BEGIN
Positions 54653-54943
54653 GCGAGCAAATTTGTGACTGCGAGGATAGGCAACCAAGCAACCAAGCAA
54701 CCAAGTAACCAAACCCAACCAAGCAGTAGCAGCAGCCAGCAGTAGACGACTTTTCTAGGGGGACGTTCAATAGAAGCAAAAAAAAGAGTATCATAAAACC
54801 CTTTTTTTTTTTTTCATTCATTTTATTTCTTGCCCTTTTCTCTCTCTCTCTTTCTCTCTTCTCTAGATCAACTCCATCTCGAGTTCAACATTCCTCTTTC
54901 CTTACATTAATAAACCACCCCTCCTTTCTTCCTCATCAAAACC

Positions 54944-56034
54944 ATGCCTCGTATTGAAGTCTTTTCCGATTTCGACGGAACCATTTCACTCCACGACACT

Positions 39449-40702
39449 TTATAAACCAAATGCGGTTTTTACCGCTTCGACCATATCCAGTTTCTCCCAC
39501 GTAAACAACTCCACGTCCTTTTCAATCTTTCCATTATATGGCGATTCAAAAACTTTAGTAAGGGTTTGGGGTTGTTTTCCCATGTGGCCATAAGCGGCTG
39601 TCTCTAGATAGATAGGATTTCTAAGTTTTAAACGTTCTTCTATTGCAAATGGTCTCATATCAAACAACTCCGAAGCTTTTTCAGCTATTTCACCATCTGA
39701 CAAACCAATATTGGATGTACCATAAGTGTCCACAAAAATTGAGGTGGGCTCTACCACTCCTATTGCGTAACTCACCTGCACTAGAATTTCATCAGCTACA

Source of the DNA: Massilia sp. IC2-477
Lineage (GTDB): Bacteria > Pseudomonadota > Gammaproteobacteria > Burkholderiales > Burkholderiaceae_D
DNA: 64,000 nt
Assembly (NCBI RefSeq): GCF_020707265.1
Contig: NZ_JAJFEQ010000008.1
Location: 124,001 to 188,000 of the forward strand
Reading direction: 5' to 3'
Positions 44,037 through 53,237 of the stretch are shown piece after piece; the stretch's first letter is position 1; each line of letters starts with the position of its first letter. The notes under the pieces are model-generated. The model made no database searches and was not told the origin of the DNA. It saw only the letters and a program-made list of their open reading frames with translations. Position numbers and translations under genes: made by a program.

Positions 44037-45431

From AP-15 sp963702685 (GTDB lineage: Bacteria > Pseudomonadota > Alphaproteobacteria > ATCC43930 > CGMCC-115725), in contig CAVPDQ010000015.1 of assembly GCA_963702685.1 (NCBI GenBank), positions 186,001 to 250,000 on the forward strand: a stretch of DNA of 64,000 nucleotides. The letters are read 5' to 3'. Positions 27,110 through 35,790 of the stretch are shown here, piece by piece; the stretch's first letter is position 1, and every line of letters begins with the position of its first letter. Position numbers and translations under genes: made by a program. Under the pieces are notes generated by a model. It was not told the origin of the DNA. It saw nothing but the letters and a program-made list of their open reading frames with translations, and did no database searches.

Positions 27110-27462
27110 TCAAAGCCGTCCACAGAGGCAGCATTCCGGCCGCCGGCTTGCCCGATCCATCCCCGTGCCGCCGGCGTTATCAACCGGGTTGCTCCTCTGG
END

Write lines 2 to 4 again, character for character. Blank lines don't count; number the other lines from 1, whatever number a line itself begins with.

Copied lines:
54653 GCGAGCAAATTTGTGACTGCGAGGATAGGCAACCAAGCAACCAAGCAA
54701 CCAAGTAACCAAACCCAACCAAGCAGTAGCAGCAGCCAGCAGTAGACGACTTTTCTAGGGGGACGTTCAATAGAAGCAAAAAAAAGAGTATCATAAAACC
54801 CTTTTTTTTTTTTTCATTCATTTTATTTCTTGCCCTTTTCTCTCTCTCTCTTTCTCTCTTCTCTAGATCAACTCCATCTCGAGTTCAACATTCCTCTTTC